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  Reply # 957695 26-Dec-2013 21:07 Send private message

AnfieldBoy: Thank you for some intelligent replys.

To my understanding there are two main barriers to entry for a NZ netflix. The first is the cost to serve, moving data on the sxn is prohibitively high for netflix, also prising the content away from the sky monopoly will be challenging. Only the other week netflix announced that they will not be opening in Aus due to the lockdown on content at foxtel.

Moving large amounts of data on the sxn is achingly expensive, I know I have tried. That is why I made the third world statement.



Very much like Google YouTube (which has local caches inside some NZ ISPs), Netflix also offer a similar service, called Netflix Open Content Delivery Network. It's either a peering service (in the USA/Canada) or, exactly like Google YouTube, an on-premises cache. This automatically negates your theory that international traffic is a problem because movies are moved into the cache once only and served from there. And like Google YouTube the ISPs are the ones footing the bill.

Second, if Netflix were to start a NZ service they would have only to use Akamai to have a level of service similar to Apple iTunes, Microsoft and many other providers. Again this would negate the whole "international traffic thing" because once cached, it's national only.







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  Reply # 957701 26-Dec-2013 21:22 One person supports this post Send private message

AnfieldBoy: 
 
Moving large amounts of data on the sxn is achingly expensive, I know I have tried. That is why I made the third world statement.



Define "expensive"? If you're comparing is to buying transit across North America, yes it is. Australia has numerous pipes running into it with a lot of capacity to the US and Asia, of which SXC is only 1 player. They need to stay competitive with those other offerings, and it's no secret that costs for NZ are the same as AU.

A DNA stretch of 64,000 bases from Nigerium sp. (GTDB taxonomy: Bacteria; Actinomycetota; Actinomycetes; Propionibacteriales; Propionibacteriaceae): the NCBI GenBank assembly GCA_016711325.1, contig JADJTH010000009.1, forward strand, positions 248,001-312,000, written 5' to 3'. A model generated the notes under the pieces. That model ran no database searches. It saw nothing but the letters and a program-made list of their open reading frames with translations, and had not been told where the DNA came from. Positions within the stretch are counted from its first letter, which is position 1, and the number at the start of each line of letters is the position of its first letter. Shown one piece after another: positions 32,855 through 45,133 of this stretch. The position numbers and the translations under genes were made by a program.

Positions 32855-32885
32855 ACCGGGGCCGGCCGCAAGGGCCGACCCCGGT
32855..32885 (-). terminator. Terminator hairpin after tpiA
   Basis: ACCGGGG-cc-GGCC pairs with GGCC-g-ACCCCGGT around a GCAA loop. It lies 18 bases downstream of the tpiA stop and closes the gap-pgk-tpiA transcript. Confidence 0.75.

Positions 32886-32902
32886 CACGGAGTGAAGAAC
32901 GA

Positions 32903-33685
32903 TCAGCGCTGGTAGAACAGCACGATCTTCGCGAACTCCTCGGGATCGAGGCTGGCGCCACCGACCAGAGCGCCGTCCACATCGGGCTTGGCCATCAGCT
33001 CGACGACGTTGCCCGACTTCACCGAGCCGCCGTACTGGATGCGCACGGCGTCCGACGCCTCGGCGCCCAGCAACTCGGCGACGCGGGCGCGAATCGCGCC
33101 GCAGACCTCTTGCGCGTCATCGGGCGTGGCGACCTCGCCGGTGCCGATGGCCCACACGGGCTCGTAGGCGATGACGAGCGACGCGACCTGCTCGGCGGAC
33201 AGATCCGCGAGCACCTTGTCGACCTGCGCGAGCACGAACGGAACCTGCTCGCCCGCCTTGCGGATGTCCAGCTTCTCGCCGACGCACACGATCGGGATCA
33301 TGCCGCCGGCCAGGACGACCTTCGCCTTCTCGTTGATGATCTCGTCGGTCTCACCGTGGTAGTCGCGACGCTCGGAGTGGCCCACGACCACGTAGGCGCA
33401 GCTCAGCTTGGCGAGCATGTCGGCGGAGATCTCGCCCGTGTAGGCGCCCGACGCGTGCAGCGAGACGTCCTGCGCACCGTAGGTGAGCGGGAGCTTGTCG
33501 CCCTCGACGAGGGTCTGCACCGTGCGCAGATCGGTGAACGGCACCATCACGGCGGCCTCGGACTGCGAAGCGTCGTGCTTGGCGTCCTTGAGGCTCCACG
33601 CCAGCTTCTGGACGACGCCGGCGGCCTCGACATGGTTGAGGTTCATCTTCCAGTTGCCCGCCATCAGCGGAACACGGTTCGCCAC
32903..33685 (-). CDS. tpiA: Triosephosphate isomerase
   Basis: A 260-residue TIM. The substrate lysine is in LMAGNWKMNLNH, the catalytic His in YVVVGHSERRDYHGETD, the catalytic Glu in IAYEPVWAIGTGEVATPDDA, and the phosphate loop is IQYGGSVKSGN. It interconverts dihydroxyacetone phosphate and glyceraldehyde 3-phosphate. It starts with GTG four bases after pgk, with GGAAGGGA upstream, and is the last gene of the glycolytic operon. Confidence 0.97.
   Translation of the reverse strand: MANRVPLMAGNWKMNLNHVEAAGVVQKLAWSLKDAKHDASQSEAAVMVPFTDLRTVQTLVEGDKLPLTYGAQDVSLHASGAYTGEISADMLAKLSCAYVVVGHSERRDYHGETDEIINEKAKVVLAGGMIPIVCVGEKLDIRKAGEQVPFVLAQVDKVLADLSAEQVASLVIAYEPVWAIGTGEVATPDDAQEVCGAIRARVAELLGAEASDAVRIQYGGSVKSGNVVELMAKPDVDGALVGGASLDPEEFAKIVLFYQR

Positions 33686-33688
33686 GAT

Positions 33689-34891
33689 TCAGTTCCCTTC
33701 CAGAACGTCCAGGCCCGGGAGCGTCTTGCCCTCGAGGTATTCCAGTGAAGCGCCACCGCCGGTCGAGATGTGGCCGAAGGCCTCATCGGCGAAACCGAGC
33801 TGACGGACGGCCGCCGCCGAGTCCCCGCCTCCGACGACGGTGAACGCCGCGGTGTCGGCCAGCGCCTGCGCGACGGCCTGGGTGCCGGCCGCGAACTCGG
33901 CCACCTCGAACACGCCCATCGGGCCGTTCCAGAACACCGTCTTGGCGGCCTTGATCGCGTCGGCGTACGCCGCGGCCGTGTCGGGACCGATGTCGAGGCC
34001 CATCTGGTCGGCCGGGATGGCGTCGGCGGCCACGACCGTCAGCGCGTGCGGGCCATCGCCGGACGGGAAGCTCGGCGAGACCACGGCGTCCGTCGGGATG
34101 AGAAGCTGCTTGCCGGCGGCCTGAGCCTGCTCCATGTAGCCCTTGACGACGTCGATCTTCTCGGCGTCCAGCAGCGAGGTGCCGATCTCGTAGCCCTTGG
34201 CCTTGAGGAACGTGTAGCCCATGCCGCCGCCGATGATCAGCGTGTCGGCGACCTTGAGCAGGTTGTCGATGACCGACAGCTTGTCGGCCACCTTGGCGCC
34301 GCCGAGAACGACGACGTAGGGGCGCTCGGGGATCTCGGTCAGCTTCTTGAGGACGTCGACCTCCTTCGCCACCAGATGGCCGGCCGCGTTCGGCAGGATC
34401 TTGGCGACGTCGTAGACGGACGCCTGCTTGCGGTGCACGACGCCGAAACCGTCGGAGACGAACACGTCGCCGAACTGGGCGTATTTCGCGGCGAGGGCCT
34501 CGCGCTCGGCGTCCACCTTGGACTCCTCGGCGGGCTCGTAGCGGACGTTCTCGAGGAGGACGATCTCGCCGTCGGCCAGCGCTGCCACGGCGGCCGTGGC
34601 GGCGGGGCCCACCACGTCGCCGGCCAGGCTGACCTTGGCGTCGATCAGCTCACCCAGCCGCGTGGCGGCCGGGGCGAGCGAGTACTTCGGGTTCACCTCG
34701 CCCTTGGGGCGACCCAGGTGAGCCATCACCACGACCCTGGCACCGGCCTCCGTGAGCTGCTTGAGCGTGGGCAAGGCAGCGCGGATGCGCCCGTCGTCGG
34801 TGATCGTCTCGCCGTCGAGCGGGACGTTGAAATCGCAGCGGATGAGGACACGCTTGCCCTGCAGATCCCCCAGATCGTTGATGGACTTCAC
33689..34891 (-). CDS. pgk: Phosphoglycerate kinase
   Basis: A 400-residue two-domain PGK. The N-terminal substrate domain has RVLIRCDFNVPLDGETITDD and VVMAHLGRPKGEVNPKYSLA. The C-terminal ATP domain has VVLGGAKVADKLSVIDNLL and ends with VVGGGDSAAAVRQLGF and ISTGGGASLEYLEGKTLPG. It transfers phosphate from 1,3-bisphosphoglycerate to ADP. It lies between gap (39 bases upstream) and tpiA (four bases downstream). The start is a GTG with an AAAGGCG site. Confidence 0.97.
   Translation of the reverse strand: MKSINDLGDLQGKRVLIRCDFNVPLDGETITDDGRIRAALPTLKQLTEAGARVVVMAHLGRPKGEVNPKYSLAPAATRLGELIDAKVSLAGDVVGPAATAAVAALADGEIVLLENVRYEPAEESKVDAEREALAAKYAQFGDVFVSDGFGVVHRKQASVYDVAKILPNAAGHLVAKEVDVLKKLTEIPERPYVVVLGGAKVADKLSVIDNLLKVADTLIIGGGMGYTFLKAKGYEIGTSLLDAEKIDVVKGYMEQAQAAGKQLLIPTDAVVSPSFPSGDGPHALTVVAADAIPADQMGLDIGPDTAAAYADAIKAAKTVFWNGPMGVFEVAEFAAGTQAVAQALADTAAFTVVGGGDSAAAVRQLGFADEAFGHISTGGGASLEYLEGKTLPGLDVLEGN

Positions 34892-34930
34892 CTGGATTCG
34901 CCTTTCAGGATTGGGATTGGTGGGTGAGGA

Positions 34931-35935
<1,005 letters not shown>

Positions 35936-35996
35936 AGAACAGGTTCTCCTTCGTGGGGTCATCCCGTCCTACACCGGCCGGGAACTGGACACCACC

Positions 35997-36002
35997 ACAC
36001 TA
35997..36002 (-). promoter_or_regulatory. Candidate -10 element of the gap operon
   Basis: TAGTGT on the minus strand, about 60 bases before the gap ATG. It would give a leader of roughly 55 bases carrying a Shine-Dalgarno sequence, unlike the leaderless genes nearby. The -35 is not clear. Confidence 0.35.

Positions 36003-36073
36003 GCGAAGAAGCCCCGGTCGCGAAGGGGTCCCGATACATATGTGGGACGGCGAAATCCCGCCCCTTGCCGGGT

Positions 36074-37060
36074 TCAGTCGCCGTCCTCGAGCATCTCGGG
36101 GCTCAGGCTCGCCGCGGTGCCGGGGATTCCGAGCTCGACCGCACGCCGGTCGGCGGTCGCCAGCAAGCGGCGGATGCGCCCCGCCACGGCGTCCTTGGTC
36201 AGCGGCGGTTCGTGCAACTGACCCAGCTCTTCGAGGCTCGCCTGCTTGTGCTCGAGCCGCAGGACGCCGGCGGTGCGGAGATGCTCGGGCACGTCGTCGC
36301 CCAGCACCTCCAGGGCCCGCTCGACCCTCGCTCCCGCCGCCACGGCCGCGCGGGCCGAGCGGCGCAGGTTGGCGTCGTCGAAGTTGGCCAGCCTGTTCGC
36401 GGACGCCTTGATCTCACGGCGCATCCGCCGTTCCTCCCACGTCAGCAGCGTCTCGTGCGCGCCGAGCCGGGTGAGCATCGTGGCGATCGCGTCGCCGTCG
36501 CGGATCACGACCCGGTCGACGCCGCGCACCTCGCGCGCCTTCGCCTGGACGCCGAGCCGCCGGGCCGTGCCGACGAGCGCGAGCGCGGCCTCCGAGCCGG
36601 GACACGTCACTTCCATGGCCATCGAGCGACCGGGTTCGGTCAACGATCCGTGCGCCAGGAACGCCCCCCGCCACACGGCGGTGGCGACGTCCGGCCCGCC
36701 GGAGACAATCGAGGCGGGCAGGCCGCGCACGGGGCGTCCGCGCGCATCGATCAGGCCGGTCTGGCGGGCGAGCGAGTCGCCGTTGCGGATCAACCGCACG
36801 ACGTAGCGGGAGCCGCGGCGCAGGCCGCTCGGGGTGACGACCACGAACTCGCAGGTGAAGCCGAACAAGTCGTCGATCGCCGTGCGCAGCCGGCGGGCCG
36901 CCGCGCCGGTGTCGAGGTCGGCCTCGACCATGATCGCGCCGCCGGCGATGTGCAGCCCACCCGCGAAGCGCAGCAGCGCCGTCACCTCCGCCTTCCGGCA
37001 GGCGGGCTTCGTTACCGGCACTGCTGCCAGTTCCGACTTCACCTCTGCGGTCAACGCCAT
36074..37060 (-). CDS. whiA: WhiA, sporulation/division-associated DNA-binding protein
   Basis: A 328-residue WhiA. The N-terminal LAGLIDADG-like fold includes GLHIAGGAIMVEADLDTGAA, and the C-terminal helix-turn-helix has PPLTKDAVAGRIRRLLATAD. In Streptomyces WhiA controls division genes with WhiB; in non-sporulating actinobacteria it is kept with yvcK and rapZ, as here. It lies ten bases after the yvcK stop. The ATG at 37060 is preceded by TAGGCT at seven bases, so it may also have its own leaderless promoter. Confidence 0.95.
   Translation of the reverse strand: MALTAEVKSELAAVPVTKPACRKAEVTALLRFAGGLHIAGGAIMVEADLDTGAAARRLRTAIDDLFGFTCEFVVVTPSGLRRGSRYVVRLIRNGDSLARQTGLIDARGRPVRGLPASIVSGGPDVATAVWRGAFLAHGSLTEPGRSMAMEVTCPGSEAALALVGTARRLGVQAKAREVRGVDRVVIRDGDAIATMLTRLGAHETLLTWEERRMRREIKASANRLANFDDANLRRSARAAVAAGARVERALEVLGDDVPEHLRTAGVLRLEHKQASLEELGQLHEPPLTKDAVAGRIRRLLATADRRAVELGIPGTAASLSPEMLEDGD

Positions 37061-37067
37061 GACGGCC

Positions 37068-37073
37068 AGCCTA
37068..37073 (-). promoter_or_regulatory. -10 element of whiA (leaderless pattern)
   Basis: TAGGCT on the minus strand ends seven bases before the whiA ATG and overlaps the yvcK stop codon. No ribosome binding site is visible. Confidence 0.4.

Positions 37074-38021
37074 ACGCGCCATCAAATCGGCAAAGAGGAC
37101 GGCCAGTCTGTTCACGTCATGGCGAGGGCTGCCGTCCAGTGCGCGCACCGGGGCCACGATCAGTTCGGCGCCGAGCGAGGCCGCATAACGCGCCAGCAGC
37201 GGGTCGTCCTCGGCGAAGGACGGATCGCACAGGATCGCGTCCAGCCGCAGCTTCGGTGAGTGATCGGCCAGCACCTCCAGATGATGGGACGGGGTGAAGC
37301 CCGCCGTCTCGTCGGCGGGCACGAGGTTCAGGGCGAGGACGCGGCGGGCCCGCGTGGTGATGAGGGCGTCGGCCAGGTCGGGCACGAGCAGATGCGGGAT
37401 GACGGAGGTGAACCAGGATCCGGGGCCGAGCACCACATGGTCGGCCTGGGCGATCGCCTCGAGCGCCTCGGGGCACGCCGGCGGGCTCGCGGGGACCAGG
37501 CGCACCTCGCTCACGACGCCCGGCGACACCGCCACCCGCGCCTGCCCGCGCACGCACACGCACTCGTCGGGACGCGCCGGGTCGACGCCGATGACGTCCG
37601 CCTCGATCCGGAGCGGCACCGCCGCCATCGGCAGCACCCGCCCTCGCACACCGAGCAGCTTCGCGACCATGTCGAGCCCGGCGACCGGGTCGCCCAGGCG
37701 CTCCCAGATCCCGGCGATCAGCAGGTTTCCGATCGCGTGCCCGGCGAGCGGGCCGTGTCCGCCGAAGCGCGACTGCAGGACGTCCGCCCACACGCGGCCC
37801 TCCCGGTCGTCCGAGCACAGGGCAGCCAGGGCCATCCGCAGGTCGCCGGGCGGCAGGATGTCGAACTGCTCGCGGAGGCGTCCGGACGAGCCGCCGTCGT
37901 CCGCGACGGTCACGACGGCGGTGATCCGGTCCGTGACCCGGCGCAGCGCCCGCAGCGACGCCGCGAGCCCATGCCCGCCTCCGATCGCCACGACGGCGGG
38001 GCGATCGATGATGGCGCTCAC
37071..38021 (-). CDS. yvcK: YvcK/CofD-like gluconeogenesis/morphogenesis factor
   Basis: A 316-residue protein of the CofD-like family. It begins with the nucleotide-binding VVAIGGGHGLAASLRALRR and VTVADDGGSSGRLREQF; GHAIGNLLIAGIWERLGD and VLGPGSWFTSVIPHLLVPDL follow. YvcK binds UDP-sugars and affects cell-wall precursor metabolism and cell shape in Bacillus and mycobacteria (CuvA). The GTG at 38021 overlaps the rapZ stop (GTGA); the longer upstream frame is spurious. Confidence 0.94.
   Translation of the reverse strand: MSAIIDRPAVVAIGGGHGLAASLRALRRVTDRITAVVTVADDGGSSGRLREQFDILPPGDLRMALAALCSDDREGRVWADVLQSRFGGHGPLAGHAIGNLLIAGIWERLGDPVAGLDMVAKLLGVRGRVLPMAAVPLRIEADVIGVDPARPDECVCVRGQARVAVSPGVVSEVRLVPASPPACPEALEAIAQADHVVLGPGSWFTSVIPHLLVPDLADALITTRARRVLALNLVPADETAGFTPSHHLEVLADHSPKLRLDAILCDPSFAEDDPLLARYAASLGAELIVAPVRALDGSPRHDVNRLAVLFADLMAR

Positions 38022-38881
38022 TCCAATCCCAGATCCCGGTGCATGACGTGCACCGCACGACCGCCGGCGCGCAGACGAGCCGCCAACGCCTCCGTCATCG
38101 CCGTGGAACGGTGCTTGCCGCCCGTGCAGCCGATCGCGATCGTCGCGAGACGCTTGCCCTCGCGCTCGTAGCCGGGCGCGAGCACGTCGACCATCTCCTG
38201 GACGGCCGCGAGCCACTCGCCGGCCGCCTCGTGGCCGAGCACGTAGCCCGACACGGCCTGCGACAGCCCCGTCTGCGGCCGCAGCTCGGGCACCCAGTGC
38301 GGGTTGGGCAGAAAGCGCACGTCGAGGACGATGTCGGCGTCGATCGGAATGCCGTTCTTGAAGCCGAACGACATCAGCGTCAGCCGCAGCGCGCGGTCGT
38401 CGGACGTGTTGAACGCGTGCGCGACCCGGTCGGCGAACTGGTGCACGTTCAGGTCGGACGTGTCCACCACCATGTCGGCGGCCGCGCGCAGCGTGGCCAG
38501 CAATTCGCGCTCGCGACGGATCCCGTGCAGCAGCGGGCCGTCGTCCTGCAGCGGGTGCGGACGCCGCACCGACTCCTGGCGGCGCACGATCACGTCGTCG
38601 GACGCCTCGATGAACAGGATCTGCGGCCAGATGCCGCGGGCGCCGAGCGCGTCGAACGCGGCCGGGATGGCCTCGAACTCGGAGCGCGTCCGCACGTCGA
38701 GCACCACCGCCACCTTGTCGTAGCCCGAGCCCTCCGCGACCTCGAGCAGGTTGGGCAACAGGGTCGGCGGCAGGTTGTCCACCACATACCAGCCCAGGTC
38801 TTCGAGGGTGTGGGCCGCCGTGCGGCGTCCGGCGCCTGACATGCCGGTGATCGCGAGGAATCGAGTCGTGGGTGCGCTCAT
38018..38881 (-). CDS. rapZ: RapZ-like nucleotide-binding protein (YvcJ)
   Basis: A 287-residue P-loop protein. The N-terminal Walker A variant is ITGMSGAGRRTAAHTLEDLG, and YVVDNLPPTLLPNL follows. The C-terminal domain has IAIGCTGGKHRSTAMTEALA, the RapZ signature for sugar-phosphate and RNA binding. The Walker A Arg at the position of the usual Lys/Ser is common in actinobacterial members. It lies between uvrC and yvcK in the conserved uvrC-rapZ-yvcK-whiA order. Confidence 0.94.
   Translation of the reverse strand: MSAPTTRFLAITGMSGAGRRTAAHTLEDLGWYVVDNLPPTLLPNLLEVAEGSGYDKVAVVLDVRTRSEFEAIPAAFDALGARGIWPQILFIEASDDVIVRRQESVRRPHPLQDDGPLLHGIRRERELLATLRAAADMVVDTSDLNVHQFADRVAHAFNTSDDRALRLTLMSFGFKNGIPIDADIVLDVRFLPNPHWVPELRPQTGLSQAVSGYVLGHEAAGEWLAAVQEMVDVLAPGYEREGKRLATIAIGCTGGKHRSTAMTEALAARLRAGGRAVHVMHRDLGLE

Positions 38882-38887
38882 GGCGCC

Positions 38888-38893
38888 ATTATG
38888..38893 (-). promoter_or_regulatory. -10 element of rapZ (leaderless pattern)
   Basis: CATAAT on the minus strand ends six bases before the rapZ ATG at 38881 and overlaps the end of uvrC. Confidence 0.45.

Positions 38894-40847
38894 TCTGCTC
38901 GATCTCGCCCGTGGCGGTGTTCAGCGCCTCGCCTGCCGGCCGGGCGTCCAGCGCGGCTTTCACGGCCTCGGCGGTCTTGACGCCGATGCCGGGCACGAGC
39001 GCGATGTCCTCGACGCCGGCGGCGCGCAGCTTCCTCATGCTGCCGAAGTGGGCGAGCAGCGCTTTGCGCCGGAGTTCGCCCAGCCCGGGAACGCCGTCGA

The price of capacity across SXC has crashed, and you'd probably be surprised how much 1Gbps on that costs per month vs getting 1Gbps between Auckland and Wellington (hint - it's not really that different)

Netflix is roughly 30% of US internet traffic. YouTube is 20%

Google's model is to drive CDN's closer to users by selling ISPs equipment and getting the ISP to pay for the transit. Without the Google CDN the ISP users suffer poor performance because YouTube rate shape their own servers to limit their own costs. With the cache the ISP reduces it's upstream transit requirements so it's a win-win for both players.

Netflix operate their CDN in exactly the same way. Like Google they're very smart. They know providing their own infrastructure would cost big $$ so effectively shift that cost away from themselves.

As we move into a high bandwidth world CDNs become an essential part of that, and transit becomes less of an issue. I don't think it'll be long before well over 50% of international traffic from NZ is actually going to AU, and with talk of several more CDN players looking to setup shop in NZ we'll see far more traffic stay local, which is going to deliver an even better end result for users wanting high bandwidth content.


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  Reply # 957759 27-Dec-2013 00:15 Send private message

People who say NZ has Third World Internet clearly haven't been out of the country. Once you leave NZ you'll realize how good NZ Internet is. Other countries are complete rubbish.

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  Reply # 957808 27-Dec-2013 08:47 Send private message

freitasm:

Netflix also offer a similar service, called Netflix Open Content Delivery Network

Second, if Netflix were to start a NZ service they would have only to use Akamai to have a level of service similar to Apple iTunes, Microsoft and many other providers.



So the reason that New Zealand has no legal streaming service which could actually make a dent in content piracy is ... the Sky monopoly alone?




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  Reply # 957811 27-Dec-2013 08:53 Send private message

If you ask Sky they will say it's not their fault. But then that's what you would expect as an answer...

There are a few legal video download and stream services in New Zealand. Some might even put a dent in piracy in my opinion, because of the volume of clients out there already: Google Play Movies, Xbox Movies and Apple iTunes. They would need to add TV series to these services though to appeal to an even larger audience.







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  Reply # 957813 27-Dec-2013 09:03 Send private message

crackrdbycracku:
freitasm:

Netflix also offer a similar service, called Netflix Open Content Delivery Network

Second, if Netflix were to start a NZ service they would have only to use Akamai to have a level of service similar to Apple iTunes, Microsoft and many other providers.



So the reason that New Zealand has no legal streaming service which could actually make a dent in content piracy is ... the Sky monopoly alone?